The Journal of Protozoology Research
Online ISSN : 2434-7027
Print ISSN : 0917-4427
Volume 21, Issue 1
The Journal of Protozoology Research
Displaying 1-4 of 4 articles from this issue
  • Mbuthia, S.K., Wachira, N.W., Ngure, R.M., Ouma, J., Kagira, J.M.
    2011 Volume 21 Issue 1 Pages 1-7
    Published: 2011
    Released on J-STAGE: June 15, 2019
    JOURNAL OPEN ACCESS
    The current study investigated the effects of different types of Kenyan tea extracts on the pathogenesis of Trypanosoma brucei brucei in a Swiss White mice model. Following infection with trypanosomes, the mice were monitored for survival and liver pathology. Tea significantly (P<0.05) enhanced the survival rate of tea treated mice. Additionally, in tea treated but infected mice, there was reduction in infiltration of inflammatory cells into the periportal and parenchymal regions as well as hepatocyte cell damage compared to the infected untreated animals. Green and white teas were superior in most of the above effects while black tea and oolong teas had the least effects. The tea extracts were more efficacious than dexamethasone in prolonging the life of infected animals. It is concluded tea can act as adjunct therapeutic agent in treatment of diseases having hepatic inflammation, including trypanosomiasis.
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  • Okaiyeto, S.O., Danbirni, S., Allam, L., Salisu, I., Pewan, S.B., ...
    2011 Volume 21 Issue 1 Pages 8-13
    Published: 2011
    Released on J-STAGE: June 15, 2019
    JOURNAL OPEN ACCESS
    A study was carried out to assess the effect of mixed infection of Trypanosoma vivax and Fasciola spp. in an intensively managed dairy farm. Twenty lactating Friesian cows were screened, 25% (5/20) had concurrent infections of T. vivax and Fasciola spp., while 20% (4/20) had mixed infections of T. vivax and strongyle infection, 15% (3/20) had mixed infections of Theileria mutans and strongyle infection. Only 10% (2/20) has single infection of T. vivax and T. mutans respectively. Anemia, submandibular edema, reduce milk production emaciation and epiphora are the major clinical signs presented by the animals.
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  • Sivakumar, T., Khukhuu, A., Igarashi, I., Xuan, X., Guo, G., Hua ...
    2011 Volume 21 Issue 1 Pages 14-19
    Published: 2011
    Released on J-STAGE: June 15, 2019
    JOURNAL OPEN ACCESS
    A molecular epidemiological survey on Theileria orientalis was conducted in a cattle population of Fujian province in China. The screening polymerase chain reaction assay showed that 23 (45%) of 51 blood samples were positive for T. orientalis. DNA sequencing of the major piroplasm surface antigen-encoding gene indicated the presence of 3 different genotypes in the study area(types 1,2,and 5) and identified T. orientalis types 1 and 2 as the major genotypes in the sample population. Because type 2 (Ikeda type in Japan) has been recognized as a relatively virulent genotype of T. orientalis,control and preventive measures to minimize the incidence of infectious diseases among cattle bred in China are necessary.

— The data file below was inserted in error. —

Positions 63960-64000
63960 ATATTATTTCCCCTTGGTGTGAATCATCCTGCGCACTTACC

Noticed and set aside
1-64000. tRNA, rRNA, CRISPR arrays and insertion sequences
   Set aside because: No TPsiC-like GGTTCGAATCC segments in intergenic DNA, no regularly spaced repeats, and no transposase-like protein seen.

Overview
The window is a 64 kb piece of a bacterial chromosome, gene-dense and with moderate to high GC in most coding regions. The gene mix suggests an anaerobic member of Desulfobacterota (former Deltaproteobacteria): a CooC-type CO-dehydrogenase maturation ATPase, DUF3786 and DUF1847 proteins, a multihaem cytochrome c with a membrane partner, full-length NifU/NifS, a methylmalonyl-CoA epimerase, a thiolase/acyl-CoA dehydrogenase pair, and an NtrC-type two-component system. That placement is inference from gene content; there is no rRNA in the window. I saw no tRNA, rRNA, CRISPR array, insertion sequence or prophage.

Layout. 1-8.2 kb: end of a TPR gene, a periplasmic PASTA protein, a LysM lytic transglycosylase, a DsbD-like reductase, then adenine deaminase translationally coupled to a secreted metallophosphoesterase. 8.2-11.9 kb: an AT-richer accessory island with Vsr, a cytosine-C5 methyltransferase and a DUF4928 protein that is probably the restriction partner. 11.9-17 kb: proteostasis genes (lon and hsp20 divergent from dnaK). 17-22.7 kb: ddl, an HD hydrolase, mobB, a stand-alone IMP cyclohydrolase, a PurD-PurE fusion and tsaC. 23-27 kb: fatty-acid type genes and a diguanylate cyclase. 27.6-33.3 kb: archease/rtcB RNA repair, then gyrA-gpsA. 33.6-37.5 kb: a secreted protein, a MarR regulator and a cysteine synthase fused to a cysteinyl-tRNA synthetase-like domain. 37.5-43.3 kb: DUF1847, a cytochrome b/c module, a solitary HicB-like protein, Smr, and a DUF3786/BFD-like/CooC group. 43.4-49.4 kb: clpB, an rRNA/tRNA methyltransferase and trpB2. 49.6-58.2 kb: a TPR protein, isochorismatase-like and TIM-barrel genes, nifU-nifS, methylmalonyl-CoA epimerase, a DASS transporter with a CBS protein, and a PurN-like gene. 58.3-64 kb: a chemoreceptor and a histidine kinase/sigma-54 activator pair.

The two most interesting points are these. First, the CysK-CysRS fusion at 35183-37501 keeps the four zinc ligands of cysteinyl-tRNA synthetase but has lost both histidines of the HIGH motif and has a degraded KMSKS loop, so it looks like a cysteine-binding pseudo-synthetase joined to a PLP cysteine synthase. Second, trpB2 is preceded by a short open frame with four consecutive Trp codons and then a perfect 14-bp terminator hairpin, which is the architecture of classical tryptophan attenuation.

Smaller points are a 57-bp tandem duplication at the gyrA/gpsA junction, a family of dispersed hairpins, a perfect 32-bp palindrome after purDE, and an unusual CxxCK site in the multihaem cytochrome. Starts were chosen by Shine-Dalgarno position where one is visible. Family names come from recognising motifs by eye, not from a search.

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  • Wangai, L.N., Kimani, F.T., Omar, S.A., Karanja, S.M., Nderu, D.W ...
    2011 Volume 21 Issue 1 Pages 20-29
    Published: 2011
    Released on J-STAGE: June 15, 2019
    JOURNAL OPEN ACCESS
    Development and spread of chloroquine (CQ) resistance led to its withdrawal in most malaria endemic countries. In Kenya, this occurred in 1998 when clinical efficacy dropped below 50%. Less than a decade after CQ was removed from routine use in Malawi, the drug has reversed to activity and is again effective for first-line treatment of uncomplicated malaria. There is a probability of a similar reversed activity in Kenya for more 10 years of its absence in uncomplicated Plasmodium falciparum malaria treatment. The present study was aimed at establishing the CQ resistance status in the country, 10 years after its withdrawal, by looking at high malaria transmission zone, Mbita, a malaria endemic area and some malaria epidemic areas of the Kenyan highlands. The prevalence of T76 and Y86 P. falciparum molecular markers for CQ resistance in Pfcrt and Pfmdr1 genes were investigated by PCR-RFLP and dot blot analysis in 64 samples collected in March to May 2007 in the endemic area and 38 samples collected in April to July the same year in the epidemics. The study shows that 67.3% of field isolates from the endemic site still harbor Y86 mutation in Pfmdr1 while 32.7% have the wild type allele N86 compared to the 94% and 6 % prevalence observed in Mwea, an endemic area, in 2004 (χ 2 =10.08, P=0.00015, 95% CI=2.085-27.8). In the epidemics 75% of field isolates from the epidemic sites still harbor Y86 mutation in Pfmdr1 while 25% have the wild type allele N86 compared to the 91.6% and 8.4% prevalence observed in an epidemic area in 1997 (χ 2 =1.585, P=0.208, 95% CI=0.701-19.176). From the study there is a significant change in the proportions of the resistant genotypes in the endemic areas while in the epidemics, there was also a noticeable shift though not significant. This therefore indicates a slow but steady re-emergence of P. falciparum CQ sensitive strains in the country. Though does not warrant the reintroduction of CQ for malaria treatment.
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